The Veil Of Darkness In Young Goodman Brown

1353 Words 6 Pages
Nathaniel Hawthorne’s stories have been passed down through almost two centuries of audiences. Specializing in a style of dark romanticism, Hawthorne left many critics grasping for answers about the core meaning behind his eerie tales. Piercing through the veil of darkness, guilt, and sin, peculiar similarities begin to provide answers to the cornerstone of Hawthorne’s writing. Stories such as Young Goodman Brown and The Minister’s Black Veil connect the dots comprised of darkness, guilt, and sin. Delving deep into the maze of Hawthorne’s writing, what will be the real message intended for audiences.
Critics ranging from past to current have been fixated by the darkness and supernatural aspects surrounding Hawthorne’s writing and its comparison
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Special consideration is placed on the interior monologue of goodman Brown when leaving to go on his journey, “Poor little Faith…What a wretch am I, to leave her on such an errand!” (387). This provides the initial crack in the façade towards the question of faith. This moment also foreshadows the question presented by the narrator, “Had goodman Brown fallen asleep in the forest, and only dreamed a wild dream of a witch-meeting? (395). Hawthorne seems to provide evidence to support both, but why? The question itself seems oddly shallow and out of place to the complex theme; it acts as a distraction. As presented earlier, Faith is the central theme of this story. Whether goodman Brown experienced the horror of his journey in the woods mentally or physically is irrelevant because they can both be proven to be correct. Those that believe it was a dream can provide the lapse of time between events as evidence when goodman Brown seemingly wakes up in the forest. Those that believe the events were real can provide, “…a hanging twig, that had been on fire, besprinkled his cheek…” as evidence to the festivity of the devil’s baptism. Both conveniently provide only circumstantial evidence. The distraction of this question is what Hawthorne is demonstrating in plain view throughout the story. Where is your (the reader’s) …show more content…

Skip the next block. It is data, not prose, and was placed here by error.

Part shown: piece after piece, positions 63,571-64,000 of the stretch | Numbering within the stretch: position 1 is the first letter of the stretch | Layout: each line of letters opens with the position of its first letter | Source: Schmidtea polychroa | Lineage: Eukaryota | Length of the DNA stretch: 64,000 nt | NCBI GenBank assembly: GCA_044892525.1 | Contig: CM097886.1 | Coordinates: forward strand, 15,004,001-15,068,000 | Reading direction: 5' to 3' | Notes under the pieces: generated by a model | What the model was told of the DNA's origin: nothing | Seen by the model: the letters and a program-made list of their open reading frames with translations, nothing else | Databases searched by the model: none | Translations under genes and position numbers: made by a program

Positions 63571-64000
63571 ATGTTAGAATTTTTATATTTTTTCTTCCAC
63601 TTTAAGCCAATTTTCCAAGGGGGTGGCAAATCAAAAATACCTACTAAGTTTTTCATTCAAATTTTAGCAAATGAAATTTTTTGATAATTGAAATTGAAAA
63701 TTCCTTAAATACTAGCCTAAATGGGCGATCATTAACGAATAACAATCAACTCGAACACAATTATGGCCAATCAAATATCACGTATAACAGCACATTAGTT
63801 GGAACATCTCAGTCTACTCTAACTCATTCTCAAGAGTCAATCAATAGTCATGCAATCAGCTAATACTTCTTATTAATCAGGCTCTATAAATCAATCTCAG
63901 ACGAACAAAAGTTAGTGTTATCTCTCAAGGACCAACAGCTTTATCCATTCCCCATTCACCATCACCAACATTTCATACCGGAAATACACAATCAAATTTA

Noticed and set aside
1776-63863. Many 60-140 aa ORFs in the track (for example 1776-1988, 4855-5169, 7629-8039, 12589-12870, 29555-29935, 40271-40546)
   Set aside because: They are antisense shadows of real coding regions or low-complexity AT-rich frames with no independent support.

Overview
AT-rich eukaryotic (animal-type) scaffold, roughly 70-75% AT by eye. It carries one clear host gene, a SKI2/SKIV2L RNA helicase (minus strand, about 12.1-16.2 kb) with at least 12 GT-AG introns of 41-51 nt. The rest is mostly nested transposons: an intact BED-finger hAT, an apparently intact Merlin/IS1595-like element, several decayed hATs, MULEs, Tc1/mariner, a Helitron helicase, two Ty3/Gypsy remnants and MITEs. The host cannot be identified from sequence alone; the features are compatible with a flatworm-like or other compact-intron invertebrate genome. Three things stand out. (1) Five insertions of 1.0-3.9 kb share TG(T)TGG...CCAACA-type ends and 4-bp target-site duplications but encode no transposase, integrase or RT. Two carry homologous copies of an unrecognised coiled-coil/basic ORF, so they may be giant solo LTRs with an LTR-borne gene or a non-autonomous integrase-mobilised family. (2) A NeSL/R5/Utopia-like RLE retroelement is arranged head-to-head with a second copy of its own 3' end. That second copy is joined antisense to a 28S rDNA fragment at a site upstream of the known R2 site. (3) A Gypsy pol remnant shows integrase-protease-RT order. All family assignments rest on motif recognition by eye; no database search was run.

Hawthorne uses this story to demonstrate the effects of guilt caused by sin. Similar to Young Goodman Brown, this story has a deeper message this time about judgement. Understanding the underlying story of The Minister’s Black Veil will help discover Hawthorne’s intended message as well as support claims on Young Goodman Brown.
The most powerful message it exposed at the end of the story, “…loathsomely treasuring up the secret of his sin; then deem me a monster…I look around me, and lo! On every visage a black veil” (418). In this story, Hawthorne wants the reader to become an observer of the minister. By becoming an observer in this story, the minister directly focuses on the audience to state that everyone sins. Whether one wears their sin on their exterior or in secrete, there is no difference. How does this relate to Hawthorne in his personal life? William Heath pointed out that this could be guilt over the Salem Witch Trials. Reaching out to Young Goodman Brown, Hawthorne adds a scene where a group of Puritans are performing a satanic worship deep within the woods. This is an example of irony where non-Puritans would be sentenced to death for being accused a witch. The tone and style of this scene resonates with resentment. This will be a resentment that can be seen throughout Hawthorne’s writing, such as The Scarlet

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